Tears of the Kingdom is no cure for crisis, but it seems to accomplish the task of art in crisis, which is to expand the ways we can imagine ourselves, our stories, and our broken world. Tears of the Kingdom reinvents storytelling as it delivers a positive kind of story about loss, apocalypse, and interconnection. Its ending delivers like every other Zelda ending, returning you to the site of the beginning, where you find Zelda’s torch on the ground and arrive with strength, experience, and a comprehension of the narrative. You meet Ganondorf for your showdown—a heart-racing, palm-sweating, 90-minute battle for me, relieved by moments of comedy—as his health bar extends to the right almost without end and the Demon King revels in his role, yelling that you’re finished, grinning, motioning for you to step forward to your demise. It all leads to the connection and resolution of narratives, that satisfying aftertaste of catharsis, while maintaining the resolve of the avant-garde.
After the final credits, the game does not end. If you open your save file, you find yourself standing before the final battle you just fought, meaning you must return to the open world—to the eternity of no resolution—or to the infinite reenactment of the end. Tears of the Kingdom reconciles tradition and invention, and at a scale we rarely see: tens of millions of people worldwide purchased the game and spent their summer nights in a mass solitary-collective experience of exploration, ambiguity, and storytelling.
So, for now, I believe in the possibility of storytelling for our time. This feeling might never have been: a year after beating Skyward Sword, when I left home for college, I professed I would never play video games again. I was ready to grow up and become someone new. Four years later, I bought a Nintendo Switch to play Breath of the Wild, and after completing the game I sold the console under a streetlamp in the back parking lot of a restaurant after a double shift. This year, I bought a Switch again so that I could play the new Zelda. The anticipation of a rare cultural event overcame me, and I attended a midnight release party at GameStop.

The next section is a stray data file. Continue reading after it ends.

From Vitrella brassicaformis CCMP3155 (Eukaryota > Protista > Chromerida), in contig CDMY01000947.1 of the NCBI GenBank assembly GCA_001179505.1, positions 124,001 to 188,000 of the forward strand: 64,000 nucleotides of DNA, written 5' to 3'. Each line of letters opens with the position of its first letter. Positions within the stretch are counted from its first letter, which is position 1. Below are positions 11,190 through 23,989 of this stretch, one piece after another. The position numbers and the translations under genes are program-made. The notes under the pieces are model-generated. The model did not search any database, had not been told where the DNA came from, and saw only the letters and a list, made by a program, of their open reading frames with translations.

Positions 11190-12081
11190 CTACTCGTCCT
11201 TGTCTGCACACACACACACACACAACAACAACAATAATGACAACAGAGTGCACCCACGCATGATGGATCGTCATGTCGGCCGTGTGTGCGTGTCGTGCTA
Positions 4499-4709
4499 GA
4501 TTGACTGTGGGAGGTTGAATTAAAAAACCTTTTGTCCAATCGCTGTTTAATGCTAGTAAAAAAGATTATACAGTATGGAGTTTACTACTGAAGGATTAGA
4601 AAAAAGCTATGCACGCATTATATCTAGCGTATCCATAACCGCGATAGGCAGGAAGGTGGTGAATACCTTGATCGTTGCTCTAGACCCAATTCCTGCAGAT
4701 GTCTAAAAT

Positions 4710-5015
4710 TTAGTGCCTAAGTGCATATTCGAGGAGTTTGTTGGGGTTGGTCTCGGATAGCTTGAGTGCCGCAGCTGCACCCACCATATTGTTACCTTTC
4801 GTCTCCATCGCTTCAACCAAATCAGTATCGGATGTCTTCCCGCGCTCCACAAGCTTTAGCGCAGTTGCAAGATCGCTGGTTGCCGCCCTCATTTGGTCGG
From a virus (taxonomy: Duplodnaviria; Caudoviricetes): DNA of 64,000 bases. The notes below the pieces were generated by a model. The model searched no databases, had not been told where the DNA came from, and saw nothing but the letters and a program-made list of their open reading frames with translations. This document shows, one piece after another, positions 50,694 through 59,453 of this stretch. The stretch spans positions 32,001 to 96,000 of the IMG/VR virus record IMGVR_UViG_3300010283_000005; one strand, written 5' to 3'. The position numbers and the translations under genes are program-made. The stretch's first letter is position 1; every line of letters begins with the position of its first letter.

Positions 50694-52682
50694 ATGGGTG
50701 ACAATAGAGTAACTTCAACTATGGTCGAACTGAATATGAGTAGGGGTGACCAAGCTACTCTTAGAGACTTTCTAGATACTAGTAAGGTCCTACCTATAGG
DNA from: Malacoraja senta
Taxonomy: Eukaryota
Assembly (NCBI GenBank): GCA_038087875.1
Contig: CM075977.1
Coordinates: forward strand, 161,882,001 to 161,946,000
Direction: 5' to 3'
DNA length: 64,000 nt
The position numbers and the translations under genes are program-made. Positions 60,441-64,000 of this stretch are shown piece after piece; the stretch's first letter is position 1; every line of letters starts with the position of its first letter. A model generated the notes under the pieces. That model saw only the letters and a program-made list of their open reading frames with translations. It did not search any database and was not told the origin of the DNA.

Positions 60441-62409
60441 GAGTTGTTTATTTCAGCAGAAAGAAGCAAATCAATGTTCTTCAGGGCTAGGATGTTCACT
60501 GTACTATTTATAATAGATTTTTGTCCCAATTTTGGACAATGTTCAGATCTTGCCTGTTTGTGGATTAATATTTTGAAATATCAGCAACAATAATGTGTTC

What I found there, in the crammed storage room of the past, confounded me. Dozens of adults who looked different than me—pale strangers, unwashed, hunched over their phones, dressed in oversized pajamas printed with cartoons, wearing plastic elf ears, tapping their feet. These were stereotypes of gamers, and my shock came from witnessing that something of legend brought us into the same room, when most people lay asleep in their beds. As soon as I entered I wanted to leave, horrified someone I once knew would come in and expose me as a grown-up lined up for a children’s game, as one of my former selves, as one of Sherwood Anderson’s grotesques.
After a half-hour of waiting for the employees to retrieve the large boxes from behind the locked door at the back, I began to understand what we were all doing there. We were searching for a deep encounter with ourselves and with the imaginations of others, like the hypebeasts who lined up in their too-clean sneakers for each limited release, outsiders assembling on the occasion of the new, seeking an encounter with beauty. Like desperate dreamers, like Koltins gathering in the dark: feeding ourselves on games and midnight hours, all in the earnest search for the transformation of the self.
- Eiji Aonuma, Zelda’s longtime producer, and Miyamoto have said that “story is unnecessary.” Yet embargoes prevent reviewers from revealing details of new Zelda games before their release, and Zelda’s storytelling has been as important as its gameplay in its journey to canonization. Each entry repeats the legend in slight variations—Link wakes up, searches for the sword that seals the darkness, finds Zelda, and conquers evil by drawing on the wisdom and power of time—yet the drama, expressed in new styles, always manages to exceed expectations. Fans have attempted to reconcile the series’s many narratives with elaborate timelines and Reddit essays, but Zelda creators remain uninterested in a grand unified plot. Miyamoto has explained, “it’s far more important … that the player is left with a satisfying ‘aftertaste’ once the experience is over.” An aftertaste, the satisfaction of catharsis. ↩